A-Rod sues MLB, claims ‘witch hunt’
Alex Rodriguez has filed a lawsuit against Major League Baseball, accusing it of orchestrating a “witch hunt” to push him out of baseball.
The suit by Rodriguez — who faces a 211-game suspension for alleged use of performance-enhancing drugs and violation of the Basic Agreement — alleges that MLB paid Biogenesis founder Anthony Bosch $5 million in exchange for his cooperation and testimony against Rodriguez. Biogenesis, a since-closed anti-aging clinic, allegedly dispensed performance-enhancing drugs.
The lawsuit, filed late Thursday in New York State Supreme Court, comes in the midst of Rodriguez’s appeal of his suspension for his alleged connection to Biogenesis. As part of baseball’s investigation into Biogenesis, 13 players were suspended. None of the other players received as lengthy a ban as Rodriguez.
In a separate legal action Friday, Rodriguez filed a lawsuit in the Bronx against Yankees team physician Christopher Ahmad and New York Presbyterian/Columbia University Medical Center, alleging that they misdiagnosed his hip injury in 2012.
A spokeswoman said the hospital was unaware of the lawsuit and had no immediate comment.
The Yankees, who are not named in the lawsuit, did not return messages seeking comment.
“The entire legal dynamic is very complex, and my legal team is doing what they need to in order to vindicate me and pursue all of my rights,” Rodriguez said in a statement. “This matter is entirely separate from the ongoing arbitration proceedings continuing, and for the day to come when I can share my story with the public and my supporters.”
The lawsuit against MLB says commissioner Bud Selig and MLB officials have “been engaged in tortious and egregious conduct with one, and only one, goal: to improperly marshal evidence that they hope to use to destroy the reputation and career of Alex Rodriguez.”
The lawsuit is particularly critical of Selig, who is named as a defendant, calling his tenure as commissioner “scandal-ridden.” It cites the 1994 strike and rise of PED use in the game under his watch.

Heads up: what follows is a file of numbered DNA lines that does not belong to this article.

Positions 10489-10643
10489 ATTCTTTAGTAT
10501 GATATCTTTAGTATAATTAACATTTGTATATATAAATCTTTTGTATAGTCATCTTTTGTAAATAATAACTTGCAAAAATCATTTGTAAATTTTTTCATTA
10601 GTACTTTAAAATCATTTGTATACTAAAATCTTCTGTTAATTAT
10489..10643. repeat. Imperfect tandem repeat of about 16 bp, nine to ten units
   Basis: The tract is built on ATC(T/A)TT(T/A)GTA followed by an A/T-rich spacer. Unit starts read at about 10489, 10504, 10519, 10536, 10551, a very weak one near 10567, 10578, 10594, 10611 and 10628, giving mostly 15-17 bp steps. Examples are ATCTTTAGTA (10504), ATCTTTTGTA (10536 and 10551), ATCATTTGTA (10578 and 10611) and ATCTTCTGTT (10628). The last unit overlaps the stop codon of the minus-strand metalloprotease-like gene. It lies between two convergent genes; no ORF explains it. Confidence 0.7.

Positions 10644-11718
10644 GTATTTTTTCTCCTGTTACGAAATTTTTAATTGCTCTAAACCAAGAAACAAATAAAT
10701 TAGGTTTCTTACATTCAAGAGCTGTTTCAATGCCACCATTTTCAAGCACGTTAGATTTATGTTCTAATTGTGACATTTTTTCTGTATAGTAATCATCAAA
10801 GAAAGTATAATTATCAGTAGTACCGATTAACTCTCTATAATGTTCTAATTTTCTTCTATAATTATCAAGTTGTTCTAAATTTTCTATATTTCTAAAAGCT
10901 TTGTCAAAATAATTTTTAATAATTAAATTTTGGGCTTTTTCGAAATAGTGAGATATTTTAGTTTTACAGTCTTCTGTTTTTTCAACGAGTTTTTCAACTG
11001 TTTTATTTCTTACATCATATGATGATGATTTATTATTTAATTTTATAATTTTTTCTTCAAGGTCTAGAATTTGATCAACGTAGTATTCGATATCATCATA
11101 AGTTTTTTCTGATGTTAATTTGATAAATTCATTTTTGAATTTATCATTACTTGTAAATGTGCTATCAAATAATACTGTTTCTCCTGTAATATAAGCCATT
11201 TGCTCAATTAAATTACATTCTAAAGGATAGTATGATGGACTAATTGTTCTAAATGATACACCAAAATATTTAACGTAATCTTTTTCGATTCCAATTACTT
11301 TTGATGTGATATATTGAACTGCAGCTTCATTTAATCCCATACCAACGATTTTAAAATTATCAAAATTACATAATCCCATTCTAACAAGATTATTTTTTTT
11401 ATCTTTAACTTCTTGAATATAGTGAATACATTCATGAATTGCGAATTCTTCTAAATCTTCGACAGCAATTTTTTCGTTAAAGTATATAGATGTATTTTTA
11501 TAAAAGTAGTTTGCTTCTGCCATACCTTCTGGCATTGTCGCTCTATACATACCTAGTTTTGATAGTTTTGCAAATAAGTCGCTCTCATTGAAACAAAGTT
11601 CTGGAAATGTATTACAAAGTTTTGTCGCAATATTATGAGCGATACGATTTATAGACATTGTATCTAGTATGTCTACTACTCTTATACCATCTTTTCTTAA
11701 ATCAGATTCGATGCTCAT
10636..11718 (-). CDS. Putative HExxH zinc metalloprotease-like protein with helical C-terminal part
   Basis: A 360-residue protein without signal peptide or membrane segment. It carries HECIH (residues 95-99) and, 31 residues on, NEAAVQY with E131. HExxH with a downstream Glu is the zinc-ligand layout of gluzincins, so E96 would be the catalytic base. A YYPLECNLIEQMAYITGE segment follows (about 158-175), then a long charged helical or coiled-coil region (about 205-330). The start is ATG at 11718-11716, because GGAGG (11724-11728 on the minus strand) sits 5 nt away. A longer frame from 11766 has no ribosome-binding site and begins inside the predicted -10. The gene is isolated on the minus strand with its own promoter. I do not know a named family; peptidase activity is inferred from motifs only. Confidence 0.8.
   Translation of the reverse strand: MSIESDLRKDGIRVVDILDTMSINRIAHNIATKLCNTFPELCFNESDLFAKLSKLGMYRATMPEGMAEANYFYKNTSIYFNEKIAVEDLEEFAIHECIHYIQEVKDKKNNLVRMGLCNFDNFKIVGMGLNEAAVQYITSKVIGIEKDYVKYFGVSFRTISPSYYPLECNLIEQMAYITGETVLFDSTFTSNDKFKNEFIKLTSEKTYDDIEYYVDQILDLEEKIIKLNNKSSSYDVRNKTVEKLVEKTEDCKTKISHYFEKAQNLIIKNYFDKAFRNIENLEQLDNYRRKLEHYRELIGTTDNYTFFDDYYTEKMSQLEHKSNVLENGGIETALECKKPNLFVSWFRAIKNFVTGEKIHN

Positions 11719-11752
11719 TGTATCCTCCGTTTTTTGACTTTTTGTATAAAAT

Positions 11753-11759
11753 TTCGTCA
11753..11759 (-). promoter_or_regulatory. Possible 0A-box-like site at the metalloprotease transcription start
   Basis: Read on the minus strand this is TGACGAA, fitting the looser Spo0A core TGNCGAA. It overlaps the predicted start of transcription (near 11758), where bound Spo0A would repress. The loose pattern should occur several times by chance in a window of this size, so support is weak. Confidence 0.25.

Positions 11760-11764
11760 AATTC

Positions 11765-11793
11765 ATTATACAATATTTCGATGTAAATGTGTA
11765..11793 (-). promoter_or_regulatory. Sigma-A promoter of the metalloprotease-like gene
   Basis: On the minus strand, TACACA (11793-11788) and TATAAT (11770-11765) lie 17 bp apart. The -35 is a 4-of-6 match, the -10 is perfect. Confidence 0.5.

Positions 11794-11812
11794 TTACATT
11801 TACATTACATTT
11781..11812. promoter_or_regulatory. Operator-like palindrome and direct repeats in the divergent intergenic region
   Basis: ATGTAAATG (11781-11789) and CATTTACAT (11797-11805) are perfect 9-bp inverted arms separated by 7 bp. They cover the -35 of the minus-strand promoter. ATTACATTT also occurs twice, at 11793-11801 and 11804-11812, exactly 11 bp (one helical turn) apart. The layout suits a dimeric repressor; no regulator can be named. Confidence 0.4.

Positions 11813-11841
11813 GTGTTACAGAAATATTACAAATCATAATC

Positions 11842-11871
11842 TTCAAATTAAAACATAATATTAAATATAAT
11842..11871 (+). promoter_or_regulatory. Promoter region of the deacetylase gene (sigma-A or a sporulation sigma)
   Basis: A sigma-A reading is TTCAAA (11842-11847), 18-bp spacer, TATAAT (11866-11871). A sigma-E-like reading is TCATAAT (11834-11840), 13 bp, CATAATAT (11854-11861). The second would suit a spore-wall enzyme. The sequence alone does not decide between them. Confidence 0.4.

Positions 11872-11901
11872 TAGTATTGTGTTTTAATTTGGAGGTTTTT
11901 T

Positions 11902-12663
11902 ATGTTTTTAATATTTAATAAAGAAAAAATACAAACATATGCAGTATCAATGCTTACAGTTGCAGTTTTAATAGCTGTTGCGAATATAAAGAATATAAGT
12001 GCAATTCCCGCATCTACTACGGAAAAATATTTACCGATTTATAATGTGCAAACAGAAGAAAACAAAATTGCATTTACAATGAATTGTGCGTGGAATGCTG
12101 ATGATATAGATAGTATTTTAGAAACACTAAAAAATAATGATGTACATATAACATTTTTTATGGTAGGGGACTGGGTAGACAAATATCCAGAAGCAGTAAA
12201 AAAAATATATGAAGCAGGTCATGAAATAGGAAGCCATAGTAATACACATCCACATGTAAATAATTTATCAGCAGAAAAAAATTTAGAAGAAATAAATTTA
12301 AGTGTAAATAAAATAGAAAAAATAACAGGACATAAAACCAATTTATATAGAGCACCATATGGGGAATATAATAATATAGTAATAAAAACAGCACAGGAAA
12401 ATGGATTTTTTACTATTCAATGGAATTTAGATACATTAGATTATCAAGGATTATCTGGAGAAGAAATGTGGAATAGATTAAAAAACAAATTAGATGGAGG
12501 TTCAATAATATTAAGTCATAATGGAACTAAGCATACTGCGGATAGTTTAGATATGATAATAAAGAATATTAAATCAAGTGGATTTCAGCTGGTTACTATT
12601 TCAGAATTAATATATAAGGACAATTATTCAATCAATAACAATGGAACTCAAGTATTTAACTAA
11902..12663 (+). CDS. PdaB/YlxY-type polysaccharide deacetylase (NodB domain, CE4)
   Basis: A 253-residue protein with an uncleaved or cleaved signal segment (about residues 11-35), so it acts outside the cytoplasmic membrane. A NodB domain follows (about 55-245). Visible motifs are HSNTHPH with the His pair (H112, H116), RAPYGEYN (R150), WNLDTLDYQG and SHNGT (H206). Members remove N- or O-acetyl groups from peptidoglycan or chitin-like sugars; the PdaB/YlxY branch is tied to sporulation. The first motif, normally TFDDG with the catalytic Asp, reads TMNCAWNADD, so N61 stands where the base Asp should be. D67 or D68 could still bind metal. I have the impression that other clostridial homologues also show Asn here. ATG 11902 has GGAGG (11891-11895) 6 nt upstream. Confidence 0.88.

MLB leaked confidential information about Rodriguez and its investigation into Biogenesis, according to the lawsuit. The lawsuit highlights Selig’s July appearance on David Letterman’s show in which he answered questions about the status of the investigation and Rodriguez’s future.
In response, the MLB issued a statement saying the lawsuit is a “desperate attempt” to sidestep Rodriguez’s violation of the sport’s drug agreement.
“While we vehemently deny the allegations in the complaint,” MLB said, “none of those allegations is relevant to the real issue: whether Mr. Rodriguez violated the Joint Drug Prevention and Treatment Program by using and possessing numerous forms of prohibited performance-enhancing substances … and whether he violated the Basic Agreement by attempting to cover up his violations.
“This lawsuit is a clear violation of the confidentiality provisions of our drug program, and it is nothing more than a desperate attempt to circumvent the Collective Bargaining Agreement.”
In 2009, Rodriguez admitted to using PEDs from 2001-03 while a member of the Texas Rangers. There was no PED agreement in place during those years and Rodriguez was not disciplined. The lawsuit makes no reference to his previous steroid admission.
The complaint alleges a transaction in which an MLB investigator paid $150,000 for records that could implicate Rodriguez. Some of the cash “was handed off in a bag at a Fort Lauderdale, Florida, area restaurant,” according to the lawsuit. A spokeswoman for Bosch, who has been testifying this week in Rodriguez’s appeal, denied the allegation.
“The allegation that Tony Bosch was paid for his testimony is ridiculous and untrue,” Bosch spokeswoman Joyce Fitzpatrick said. “He hasn’t received $5, let alone $5 million.”
The lawsuit contends that MLB engaged in “tortious interference” that affected Rodriguez’s contract and business ventures. Rodriguez is owed $86 million during the final four years of the 10-year, $275-million contract he signed with the Yankees before the 2008 season. He also can make an additional $30 million in bonuses based on home run milestones.
The lawsuit against Major League Baseball seeks compensatory and punitive damages. The Yankees are not named in the suit.
The Major League Baseball Players Association, which is handling the suspension appeal along with Rodriguez’s personal attorneys, said it remains focused on Rodriguez’s arbitration hearing.
“The Union will continue to work closely with Alex Rodriguez and his legal team to defend his rights and the rights of all Union members,” the MLBPA statement said.
The suit against the Yankees’ team doctor alleges the doctor and his staff did not notify Rodriguez of a tear in his left hip and allowed him to play in the 2012 playoffs. By playing, it said, it caused Rodriguez to “further injure himself,” which caused the need “for additional surgeries.”
After recovering from offseason hip surgery, Rodriguez returned to the Yankees’ lineup on Aug. 5 — the same day MLB announced the ban. Rodriguez appealed the decision and hit .244 with a .348 on-base percentage and seven home runs in 44 games.
The first week of Rodriguez’s arbitration hearing concluded Friday at MLB’s headquarters in Manhattan. Bosch concluded nearly four days of testimony with a final cross-examination by Rodriguez’s attorneys. “It went well,” Fitzpatrick said. The hearing is expected to resume the week of Oct. 14. Arbitrator Fredric Horowitz will have 25 days from the conclusion of the hearing to uphold, overturn or alter the suspension.